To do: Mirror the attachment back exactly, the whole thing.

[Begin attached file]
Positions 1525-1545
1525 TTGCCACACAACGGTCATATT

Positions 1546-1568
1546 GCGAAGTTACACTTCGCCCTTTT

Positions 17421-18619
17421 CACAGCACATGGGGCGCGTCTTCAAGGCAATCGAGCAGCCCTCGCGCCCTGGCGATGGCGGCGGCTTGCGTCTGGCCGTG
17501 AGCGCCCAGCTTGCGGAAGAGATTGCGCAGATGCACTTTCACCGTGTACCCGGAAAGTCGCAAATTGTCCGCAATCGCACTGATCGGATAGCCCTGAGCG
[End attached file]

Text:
Positions 1525-1545
1525 TTGCCACACAACGGTCATATT

Positions 1546-1568
1546 GCGAAGTTACACTTCGCCCTTTT

Positions 17421-18619
17421 CACAGCACATGGGGCGCGTCTTCAAGGCAATCGAGCAGCCCTCGCGCCCTGGCGATGGCGGCGGCTTGCGTCTGGCCGTG
17501 AGCGCCCAGCTTGCGGAAGAGATTGCGCAGATGCACTTTCACCGTGTACCCGGAAAGTCGCAAATTGTCCGCAATCGCACTGATCGGATAGCCCTGAGCG